1. Use the Schedule function

To use the Schedule function, add the @enablesCheduling annotation to the * application. Java file in SpringBoot

@EnableScheduling @SpringBootApplication public class ScheduleApplication { public static void main(String[] args) { SpringApplication.run(ScheduleApplication.class, args); }}Copy the code


2. To create a Service

Create com. Example. The schedule. The service package, and then create TaskService interface classes

package com.example.schedule.service;

public interface TaskService {

    void sayHello(String type);
}Copy the code

Create a service interface implementation package com. Example. Schedule. Service. Impl, then create TaskService TaskServiceImpl implementation class

package com.example.schedule.service.impl;

import com.example.schedule.service.TaskService;
import org.slf4j.Logger;
import org.slf4j.LoggerFactory;
import org.springframework.stereotype.Service;

public class TaskServiceImpl implements TaskService {

    private Logger logger = LoggerFactory.getLogger(this.getClass());

  public void sayHello(String type) {
        try {
            long startTime = System.currentTimeMillis() / 1000;
            logger.info(type + "= >" + startTime + "- Mission begin.");

            logger.info(type + "= >" + "Mission in progress.");


            long endTime = System.currentTimeMillis() / 1000;
            logger.info(type + "= >" + endTime + "- Mission terminated."); } catch (Exception e) { e.printStackTrace(); }}}Copy the code

3. Get to the point

Create the task package com.example.schedule.job and then create the main scheduled task implementation class ScheduleJob within the package

package com.example.schedule.job; import com.example.schedule.service.TaskService; import org.springframework.beans.factory.annotation.Autowired; import org.springframework.scheduling.annotation.Scheduled; import org.springframework.stereotype.Component; @Component public class ScheduleJob { @Autowired private TaskService taskService; . Implementation of scheduled tasks}Copy the code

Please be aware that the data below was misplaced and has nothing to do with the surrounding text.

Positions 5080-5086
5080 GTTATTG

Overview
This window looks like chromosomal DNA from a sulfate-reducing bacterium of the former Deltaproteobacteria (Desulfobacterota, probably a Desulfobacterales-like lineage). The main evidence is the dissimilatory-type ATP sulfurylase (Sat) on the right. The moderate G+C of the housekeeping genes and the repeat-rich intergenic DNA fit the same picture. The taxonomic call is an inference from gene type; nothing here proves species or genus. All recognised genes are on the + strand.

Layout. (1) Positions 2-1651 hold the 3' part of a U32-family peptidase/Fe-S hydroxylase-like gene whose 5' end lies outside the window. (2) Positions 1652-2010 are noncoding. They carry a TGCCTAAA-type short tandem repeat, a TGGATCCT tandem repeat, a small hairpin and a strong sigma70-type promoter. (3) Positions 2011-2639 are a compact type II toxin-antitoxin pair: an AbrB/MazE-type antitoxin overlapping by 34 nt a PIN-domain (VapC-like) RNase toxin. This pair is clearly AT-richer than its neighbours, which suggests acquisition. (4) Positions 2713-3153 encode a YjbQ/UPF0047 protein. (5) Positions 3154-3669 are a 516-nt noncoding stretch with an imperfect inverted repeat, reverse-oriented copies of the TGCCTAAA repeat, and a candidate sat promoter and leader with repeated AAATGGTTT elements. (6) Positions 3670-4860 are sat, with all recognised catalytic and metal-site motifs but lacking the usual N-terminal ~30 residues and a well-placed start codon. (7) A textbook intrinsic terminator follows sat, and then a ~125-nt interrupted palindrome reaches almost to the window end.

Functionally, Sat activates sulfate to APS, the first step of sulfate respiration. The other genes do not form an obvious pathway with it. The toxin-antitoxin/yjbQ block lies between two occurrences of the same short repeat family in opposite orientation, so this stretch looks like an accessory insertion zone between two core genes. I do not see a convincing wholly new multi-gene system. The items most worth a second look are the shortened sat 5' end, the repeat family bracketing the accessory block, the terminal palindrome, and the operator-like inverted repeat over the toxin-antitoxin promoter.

With @scheduled Scheduled tasks, the rules to follow are:

  • The return value of this method should bevoid
  • The method argument should be null

3.1. Using fixedDelay scheduled Tasks

@Scheduled(fixedDelay = 2000)
public void fixedRateTask() {
Copy the code

When a scheduled task is implemented with fixedDelay, the period between end of last task and start of next task lasts a fixed 2000 ms, or 2 seconds.

Quests always wait two seconds after the last one.

In addition to using fixedDelay, you can use fixedDelayString to do the same.

@Scheduled(fixedDelayString = "2000")
public void fixedDelayStringTask() {
Copy the code

3.2. Use fixedRate to schedule tasks

@Scheduled(fixedRate = 2000)
public void fixedRateTask() {
Copy the code

When a scheduled task is implemented using fixedRate, a fixed 2000 milliseconds or 2 seconds elapsed between the start of last Task and the start of next task.

Instead of waiting for the last mission to end, the next mission will start 2 seconds after the start of the mission.

Like fixedDelay, fixedRate can also be implemented using fixedRateString.

@Scheduled(fixedRateString = "2000")
public void fixedRateStringTask() {
Copy the code

3.3. Use initialDelay together

@Scheduled(initialDelay = 1000, fixedDelay = 2000)
public void fixedDelayWithInitialDelayTask() {
}Copy the code

When a scheduled task has initialDelay set, the task will not execute immediately upon loading and will wait for the initialDelay value to start its first execution, which will then continue to execute periodically according to fixedDelay.